The new location for Chez Rémi is 5 rue des Deux Haies. It will no doubt have the charm of the original's consistently delicious, unpretentious market-fresh food that exemplifies Rémi’s culinary philosophy—and a fine wine selection, including of course the best of the region’s natural wines. Check out his boudin for sure, but just keep in mind: "boudin" in the US (Louisiana) is not the same thing as this French boudin. That boudin is usually "white" boudin, with rice, pork, and vegetables (i.e., no blood). The excellent boudin of Chef Rémi is blood sausage.
Located on the main square, the place du Ralliement, opposite the elegant Le Grand Théâtre d’Angers (built between 1867 and 1871), is an array of cafes. Tucked away in one corner is a real gem of great eating, in a very nice but not stuffy restaurant: the Provence Caffé.
Just as “apéro” is the short, jargon-like term for “apéritif,” so too “resto” is the analog to “restaurant.” Just across the Maine River is more of Angers and a whole other world to discover—in a history-rich neighborhood called La Doutre, and this is where you will find Au P’tit Resto.
Un Brin Folk
Check the times carefully to make sure you catch a prime seat in a cozy settee in the corner to kick back with a beer or wine and listen to some music.
This very informal but well-done “living room” type décor may be described to you as a café like the coffee shop in Friends. Well, no, it is much cooler as it is more up to date in terms of what passes for hipster eclectic urban space these days. Check for hours (as with all these places).
The natural wine selection is great, and the gruff guy behind the bar pretty much incomprehensible sometimes with his French, but there may be no better ambience -- though not necessarily quiet—for kicking back for a glass of wine and Spanish jamón. As Le Fooding describes it: "Bedecked with wood, old rocks and beams, this red den opens when the town sleeps. Out comes the wine, pata negra, potted meats…in a spot soaked with atmosphere."
If I had a country manor in France, this is the décor I want. Eclectically sophisticated, casually elegant but warm, with a light-hearted, even fun, aesthetic—this describes the setting for le Favre d'Anne in a 19th-century mansion. This is a Michelin-starred restaurant, but do not let that scare you away.
It is not stuffy at all despite the exquisite and beautifully presented food. Pricey – but worth the splurge, especially to pretend for an hour and a half or so that you are living in your chic country manor, with attentive warm service. The wine "list" is a hefty book. (Note: at fine French restaurants, lunch is always a more economical option -- and easier to get a reservation, which is generally a must for lunch or dinner.)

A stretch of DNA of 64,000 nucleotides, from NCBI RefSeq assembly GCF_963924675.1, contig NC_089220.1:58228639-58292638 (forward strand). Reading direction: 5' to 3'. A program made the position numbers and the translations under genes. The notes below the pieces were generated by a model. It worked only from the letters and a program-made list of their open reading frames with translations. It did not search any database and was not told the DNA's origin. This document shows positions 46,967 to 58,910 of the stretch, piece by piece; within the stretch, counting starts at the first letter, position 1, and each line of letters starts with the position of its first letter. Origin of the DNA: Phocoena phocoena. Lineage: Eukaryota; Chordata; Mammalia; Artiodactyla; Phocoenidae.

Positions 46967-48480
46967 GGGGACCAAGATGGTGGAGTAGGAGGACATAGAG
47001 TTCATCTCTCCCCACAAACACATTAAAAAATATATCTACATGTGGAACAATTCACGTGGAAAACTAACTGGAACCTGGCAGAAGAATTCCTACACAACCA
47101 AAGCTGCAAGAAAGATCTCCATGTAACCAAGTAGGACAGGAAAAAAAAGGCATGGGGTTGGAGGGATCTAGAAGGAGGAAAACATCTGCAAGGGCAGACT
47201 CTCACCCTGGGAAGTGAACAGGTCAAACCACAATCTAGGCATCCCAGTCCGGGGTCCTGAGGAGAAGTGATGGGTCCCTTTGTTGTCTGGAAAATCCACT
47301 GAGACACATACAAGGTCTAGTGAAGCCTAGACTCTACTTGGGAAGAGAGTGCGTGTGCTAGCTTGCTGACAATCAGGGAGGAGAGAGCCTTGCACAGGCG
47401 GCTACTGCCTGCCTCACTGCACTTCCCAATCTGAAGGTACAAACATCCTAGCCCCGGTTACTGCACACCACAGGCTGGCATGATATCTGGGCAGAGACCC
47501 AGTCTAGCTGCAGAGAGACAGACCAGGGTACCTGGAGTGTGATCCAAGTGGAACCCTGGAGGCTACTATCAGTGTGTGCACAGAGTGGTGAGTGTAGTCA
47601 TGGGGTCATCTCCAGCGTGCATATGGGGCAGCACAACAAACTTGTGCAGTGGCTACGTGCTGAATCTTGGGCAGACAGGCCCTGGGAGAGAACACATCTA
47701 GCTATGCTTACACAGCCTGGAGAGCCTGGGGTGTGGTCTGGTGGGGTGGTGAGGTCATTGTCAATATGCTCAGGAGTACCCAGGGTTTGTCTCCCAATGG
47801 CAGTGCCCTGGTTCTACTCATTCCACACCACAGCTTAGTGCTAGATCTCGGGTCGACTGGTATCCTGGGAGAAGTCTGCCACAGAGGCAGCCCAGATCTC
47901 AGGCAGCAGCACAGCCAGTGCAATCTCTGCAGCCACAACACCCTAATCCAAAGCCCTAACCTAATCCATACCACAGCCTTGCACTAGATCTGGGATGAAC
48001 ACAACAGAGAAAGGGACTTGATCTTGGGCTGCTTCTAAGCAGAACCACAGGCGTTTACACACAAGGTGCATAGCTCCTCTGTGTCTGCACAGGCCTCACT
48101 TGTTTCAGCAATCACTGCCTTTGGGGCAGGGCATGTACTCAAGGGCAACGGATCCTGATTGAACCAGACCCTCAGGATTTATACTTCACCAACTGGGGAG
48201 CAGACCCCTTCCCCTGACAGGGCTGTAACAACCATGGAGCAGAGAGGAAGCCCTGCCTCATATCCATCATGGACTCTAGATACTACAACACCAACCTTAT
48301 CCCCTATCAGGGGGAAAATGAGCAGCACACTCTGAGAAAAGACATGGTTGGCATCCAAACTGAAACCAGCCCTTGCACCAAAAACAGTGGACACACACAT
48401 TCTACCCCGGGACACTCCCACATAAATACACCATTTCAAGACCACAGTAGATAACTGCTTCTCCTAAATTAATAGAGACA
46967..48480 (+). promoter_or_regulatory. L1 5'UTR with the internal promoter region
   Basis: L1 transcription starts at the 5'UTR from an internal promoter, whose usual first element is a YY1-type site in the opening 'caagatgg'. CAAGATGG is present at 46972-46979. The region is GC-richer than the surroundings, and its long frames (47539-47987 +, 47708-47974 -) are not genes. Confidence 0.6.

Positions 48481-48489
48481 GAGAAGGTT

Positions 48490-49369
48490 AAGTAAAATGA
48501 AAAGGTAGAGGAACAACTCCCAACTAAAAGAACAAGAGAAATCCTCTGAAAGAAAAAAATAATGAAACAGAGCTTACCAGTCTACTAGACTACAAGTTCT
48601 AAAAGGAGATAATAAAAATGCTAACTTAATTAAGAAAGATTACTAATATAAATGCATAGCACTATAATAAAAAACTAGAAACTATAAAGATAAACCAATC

Just off the main square, on a side street and right close to the Provence Caffé, is “les Deux A."
The two initials “A” represent the first letter of the owners’ first names: Alain and Alexandra. A warm, welcoming service; good wine selection from very knowledgeable helpful staff. Food offerings are on the very average side and simple: tartines, which are open-faced sandwiches of many different toppings. Let the friendly staff guide you into enjoying some glasses of wines from the region: they know their stuff. You may order, with their help, not just any wine from nearby Saumur (always a great choice for a regional wine), but they may guide you to, say, this particular wine they just tasted the other day with the producer who stopped by to chat. That kind of thing.
Lunch in a medieval part of a French town should be in a light and airy venue – part tea salon, part unpretentious restaurant, with large windows onto a quiet street near a museum with old stone walls (the Musée des Beaux-Arts) – and carefully yet nonchalantly displayed wares by local artisans for purchase. There is just such a place in Angers: recently opened (December 2012) Osé. Owner Catherine Pasquet with her architect team created a space for local and organic offerings in a soft grey and cream space infused with natural light. All the better to show off those ceramics by local artists.
The fact that well-known and respected Jean-Michel Monnier selected this venue for a lunch gathering—after I attended one of his intense-wine tasting classes at the Université d’Angers sommelier program—speaks volumes. Inside, the walls are stone—slate of course: this is the land of the ardoise after all. Another set of walls, in the foyer, are lined with hundreds of bottles of wine it seems. An elegant, not stuffy setting for very reasonably priced fine food. A lunch time formule is typically 16,5 euros (the French use that comma where we would expect to see a decimal point). With all this wine expertise and wine emphasis, it is worth asking for some guidance for a nice wine to accompany that formule if a glass of wine is not included.
Remember: When in Angers, or anywhere nearby, drink local (wines)!